The Cattoor family website claims the company has "humanely" rounded up 150,000 wild horses, burros and wild cattle. Horse experts have mused that one of the main symptoms of Pigeon Fever, seeping pus, might remain behind in even a washed trailer. If it wasn't completely disinfected, they tell me, it could become a crucible of contamination.
I know some of my readers are experienced with Pigeon Fever. What do you think?

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Saturday, April 03, 2010

Phantom foals

photo used by permission of Cat Kindsfather

Three things to think about:
1) Newborn horses like the dun foal above -- trying to rise and nurse despite a broken leg suffered in a corral crowded with adult horses -- do not exist in the world of BLM until they are branded.

2) Only one vet is under contract to care for the thousands of mustangs in BOTH the Fallon and Palomino Valley facilities.

3) Despite promises to welcome the public at wild horse gathers and holding pens, program manager Don Glenn allows NO humane observers at the wild horse facilities except "by appointment"

If you object, please sign this petition to President Obama, asking for

an immediate moratorium on wild horse roundups

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Wednesday, March 31, 2010

Let 'em Run

Dear Readers,
The captive wild horse above is the reason that I've barely talked with you since biologist Craig Downer and I returned from BLM's Fallon corrals, Sunday, then searched out remnants of the wild herds of the Calico range on Monday.
Every spare hour since then, we've worked toward this:


When photographer Cat Kindsfather enlarged this photo, she realized that the seepage from this mustang's awful wound had pulsed all the way down to his hoof.
This callous cruelty cannot be allowed to continue.


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Thursday, February 25, 2010


Rachel Yoder - Artist

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Tuesday, February 23, 2010

Mustangs in Misery

Dear Readers,
What did you do on Saturday? Did you have breakfast in your pjs? Hang out with your friends? Sleep in a warm house?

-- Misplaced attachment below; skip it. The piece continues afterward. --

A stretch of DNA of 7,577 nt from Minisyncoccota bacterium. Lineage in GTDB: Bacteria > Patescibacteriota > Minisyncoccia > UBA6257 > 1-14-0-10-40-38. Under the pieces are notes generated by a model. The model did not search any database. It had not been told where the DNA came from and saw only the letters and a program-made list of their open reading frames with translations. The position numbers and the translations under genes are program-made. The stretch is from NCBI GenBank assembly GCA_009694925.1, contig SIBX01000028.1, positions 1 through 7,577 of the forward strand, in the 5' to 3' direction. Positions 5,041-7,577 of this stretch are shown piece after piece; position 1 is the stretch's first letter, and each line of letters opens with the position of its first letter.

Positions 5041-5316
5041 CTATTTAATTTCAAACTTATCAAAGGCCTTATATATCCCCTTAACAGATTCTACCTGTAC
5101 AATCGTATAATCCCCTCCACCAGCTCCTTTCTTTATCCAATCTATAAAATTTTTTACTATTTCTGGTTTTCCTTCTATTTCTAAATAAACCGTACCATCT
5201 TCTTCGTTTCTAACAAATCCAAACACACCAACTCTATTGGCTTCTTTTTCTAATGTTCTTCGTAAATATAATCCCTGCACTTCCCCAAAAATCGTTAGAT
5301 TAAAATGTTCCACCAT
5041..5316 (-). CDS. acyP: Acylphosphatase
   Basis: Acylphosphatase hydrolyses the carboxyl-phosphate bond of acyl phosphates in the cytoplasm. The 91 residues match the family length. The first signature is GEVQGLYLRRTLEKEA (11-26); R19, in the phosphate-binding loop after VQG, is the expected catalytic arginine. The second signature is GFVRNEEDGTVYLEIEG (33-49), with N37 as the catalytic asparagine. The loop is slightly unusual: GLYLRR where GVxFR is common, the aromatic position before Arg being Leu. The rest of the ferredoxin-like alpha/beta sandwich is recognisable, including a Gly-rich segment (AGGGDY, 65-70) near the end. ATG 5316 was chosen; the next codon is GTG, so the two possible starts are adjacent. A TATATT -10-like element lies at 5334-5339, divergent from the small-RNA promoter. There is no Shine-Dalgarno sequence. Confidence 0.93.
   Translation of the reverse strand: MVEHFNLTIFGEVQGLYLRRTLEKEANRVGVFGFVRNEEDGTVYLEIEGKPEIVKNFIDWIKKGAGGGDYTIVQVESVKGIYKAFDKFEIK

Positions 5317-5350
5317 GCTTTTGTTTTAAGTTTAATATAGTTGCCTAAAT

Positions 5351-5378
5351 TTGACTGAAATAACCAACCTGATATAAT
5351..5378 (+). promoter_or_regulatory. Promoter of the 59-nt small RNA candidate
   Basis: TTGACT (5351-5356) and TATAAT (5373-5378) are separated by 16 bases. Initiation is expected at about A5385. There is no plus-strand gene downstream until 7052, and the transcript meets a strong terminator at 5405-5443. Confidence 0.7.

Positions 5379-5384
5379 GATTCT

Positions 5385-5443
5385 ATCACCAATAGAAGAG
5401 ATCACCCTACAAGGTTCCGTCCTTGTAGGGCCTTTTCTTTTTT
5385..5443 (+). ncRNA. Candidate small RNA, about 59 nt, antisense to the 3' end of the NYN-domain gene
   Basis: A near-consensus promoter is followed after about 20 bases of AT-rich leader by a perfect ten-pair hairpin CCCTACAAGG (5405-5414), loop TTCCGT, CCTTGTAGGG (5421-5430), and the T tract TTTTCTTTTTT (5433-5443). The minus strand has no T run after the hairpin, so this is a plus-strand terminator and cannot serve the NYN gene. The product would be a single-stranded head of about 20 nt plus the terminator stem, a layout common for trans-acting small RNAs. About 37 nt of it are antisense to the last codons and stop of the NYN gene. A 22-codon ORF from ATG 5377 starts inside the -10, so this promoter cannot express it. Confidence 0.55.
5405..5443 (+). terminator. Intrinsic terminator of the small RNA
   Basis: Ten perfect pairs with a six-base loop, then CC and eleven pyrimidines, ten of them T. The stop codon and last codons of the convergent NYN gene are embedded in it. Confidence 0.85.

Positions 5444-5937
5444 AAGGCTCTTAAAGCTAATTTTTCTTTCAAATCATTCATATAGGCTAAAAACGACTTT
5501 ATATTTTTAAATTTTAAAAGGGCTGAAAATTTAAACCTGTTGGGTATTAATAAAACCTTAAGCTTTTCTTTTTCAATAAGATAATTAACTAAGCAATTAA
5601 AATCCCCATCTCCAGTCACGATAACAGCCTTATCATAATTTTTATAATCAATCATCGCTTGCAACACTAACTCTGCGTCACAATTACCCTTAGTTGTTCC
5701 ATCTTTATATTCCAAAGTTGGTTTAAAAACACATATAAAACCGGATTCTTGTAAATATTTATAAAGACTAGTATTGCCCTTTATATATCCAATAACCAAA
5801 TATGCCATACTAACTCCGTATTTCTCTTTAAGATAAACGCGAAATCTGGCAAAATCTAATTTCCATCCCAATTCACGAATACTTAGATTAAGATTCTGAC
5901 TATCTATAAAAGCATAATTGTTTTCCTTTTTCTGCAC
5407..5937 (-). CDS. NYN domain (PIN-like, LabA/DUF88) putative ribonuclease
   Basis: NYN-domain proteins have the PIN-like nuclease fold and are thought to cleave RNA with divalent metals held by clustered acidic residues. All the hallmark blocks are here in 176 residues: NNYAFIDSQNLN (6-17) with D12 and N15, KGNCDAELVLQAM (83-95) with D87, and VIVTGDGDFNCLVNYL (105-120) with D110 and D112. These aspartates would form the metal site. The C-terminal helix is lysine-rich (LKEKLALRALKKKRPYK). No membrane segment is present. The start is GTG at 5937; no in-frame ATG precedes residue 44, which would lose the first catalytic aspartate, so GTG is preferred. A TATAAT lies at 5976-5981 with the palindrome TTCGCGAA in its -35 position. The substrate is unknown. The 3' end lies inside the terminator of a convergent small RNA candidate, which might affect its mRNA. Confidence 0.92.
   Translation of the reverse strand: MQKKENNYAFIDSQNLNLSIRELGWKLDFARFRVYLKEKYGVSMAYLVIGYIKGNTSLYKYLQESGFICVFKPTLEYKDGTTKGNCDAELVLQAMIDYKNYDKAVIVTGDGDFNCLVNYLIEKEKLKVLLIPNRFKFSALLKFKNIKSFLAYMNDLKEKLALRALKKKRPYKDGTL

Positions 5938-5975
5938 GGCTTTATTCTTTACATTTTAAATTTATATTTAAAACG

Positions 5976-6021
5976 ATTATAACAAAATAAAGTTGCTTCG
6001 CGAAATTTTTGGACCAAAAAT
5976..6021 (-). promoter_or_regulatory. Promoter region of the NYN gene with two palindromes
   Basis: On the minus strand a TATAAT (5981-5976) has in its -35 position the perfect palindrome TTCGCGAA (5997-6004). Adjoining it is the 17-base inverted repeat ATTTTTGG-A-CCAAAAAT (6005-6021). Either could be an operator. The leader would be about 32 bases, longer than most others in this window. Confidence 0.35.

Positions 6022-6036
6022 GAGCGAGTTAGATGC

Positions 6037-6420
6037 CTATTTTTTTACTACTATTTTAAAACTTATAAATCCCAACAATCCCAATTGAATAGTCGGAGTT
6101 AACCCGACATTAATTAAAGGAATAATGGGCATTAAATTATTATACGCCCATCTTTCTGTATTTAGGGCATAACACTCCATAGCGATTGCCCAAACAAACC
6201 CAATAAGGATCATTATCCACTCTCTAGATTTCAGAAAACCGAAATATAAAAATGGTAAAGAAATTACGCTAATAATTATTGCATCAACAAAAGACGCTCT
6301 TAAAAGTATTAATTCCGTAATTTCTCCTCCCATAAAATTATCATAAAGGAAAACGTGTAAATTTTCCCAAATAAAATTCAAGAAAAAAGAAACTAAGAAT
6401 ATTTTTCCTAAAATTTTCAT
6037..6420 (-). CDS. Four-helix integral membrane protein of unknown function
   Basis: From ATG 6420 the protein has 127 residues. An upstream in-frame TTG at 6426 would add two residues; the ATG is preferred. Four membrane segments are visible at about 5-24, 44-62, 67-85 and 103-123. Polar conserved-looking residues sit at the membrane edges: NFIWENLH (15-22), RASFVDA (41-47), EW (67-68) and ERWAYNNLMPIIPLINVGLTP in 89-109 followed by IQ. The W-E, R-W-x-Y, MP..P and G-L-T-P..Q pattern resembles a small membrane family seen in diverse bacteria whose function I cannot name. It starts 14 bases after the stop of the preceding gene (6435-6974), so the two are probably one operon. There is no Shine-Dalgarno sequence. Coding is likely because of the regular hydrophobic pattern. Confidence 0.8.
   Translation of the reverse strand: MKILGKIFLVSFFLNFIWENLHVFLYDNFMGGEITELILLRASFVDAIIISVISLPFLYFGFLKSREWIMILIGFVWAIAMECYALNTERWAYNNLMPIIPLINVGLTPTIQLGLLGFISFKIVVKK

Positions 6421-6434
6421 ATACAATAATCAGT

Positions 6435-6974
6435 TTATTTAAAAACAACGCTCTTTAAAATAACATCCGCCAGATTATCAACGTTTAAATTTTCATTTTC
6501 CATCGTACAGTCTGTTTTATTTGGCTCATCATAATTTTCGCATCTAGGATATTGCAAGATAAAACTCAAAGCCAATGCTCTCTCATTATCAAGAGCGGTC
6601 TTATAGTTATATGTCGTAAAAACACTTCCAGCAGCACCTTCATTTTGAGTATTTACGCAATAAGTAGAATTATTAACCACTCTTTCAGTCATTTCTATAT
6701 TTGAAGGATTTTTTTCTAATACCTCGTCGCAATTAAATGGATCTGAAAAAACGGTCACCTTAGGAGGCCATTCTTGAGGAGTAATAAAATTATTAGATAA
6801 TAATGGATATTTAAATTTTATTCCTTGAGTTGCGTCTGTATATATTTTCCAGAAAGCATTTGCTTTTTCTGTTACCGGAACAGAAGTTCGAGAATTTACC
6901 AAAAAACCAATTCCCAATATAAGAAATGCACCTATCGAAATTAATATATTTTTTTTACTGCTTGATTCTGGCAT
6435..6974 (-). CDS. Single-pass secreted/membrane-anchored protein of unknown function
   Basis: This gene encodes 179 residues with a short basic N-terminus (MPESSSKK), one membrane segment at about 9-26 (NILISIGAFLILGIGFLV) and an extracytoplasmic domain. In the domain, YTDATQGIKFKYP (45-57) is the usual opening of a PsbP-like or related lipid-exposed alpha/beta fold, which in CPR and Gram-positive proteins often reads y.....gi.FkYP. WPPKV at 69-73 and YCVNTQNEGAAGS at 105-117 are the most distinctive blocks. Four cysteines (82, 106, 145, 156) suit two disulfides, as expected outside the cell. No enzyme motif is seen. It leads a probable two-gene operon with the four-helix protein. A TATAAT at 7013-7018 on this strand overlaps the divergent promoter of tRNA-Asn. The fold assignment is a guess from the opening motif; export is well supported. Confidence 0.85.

On Saturday, I talked with Senator Harry Reid about BLM's treatment of our wild horses.
Since then, at least six more wild horses have died at BLM's modern state of the art facility.

A two-year-old filly died after sustaining a serious spinal injury
A 10-year-old mare was found dead of "foaling complications." Her full-term foal was not properly positioned in the birth canal, and they both died.
A four-year-old filly was euthanized due to "poor condition"
A 25 year old stallion was put down due to poor condition
Two 20-year-old mares were put down because they never recovered from the stress of the capture

You can read the government account of all that's happened to the wild horses since they came into contact with BLM here:

Calico Horses

I warn you, it is not pretty.
It is also a sickening use of my tax dollars.
Wind and rain are predicted for Fallon, after snowstorms and still there's no shelter for the horses, only a few plywood panels on one side of the hospital pens.

Beset by thoughts about greed,

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Thursday, February 18, 2010

Why is BLM so fussy?

photo by Deniz Bolbol shows how close choppers get to wild horses

The BLM announced a strict new visitation policy to the Fallon wild horse facility.
Ten people each week, on Sunday for two hours will be allowed to view the horses. This INCLUDES humane observers.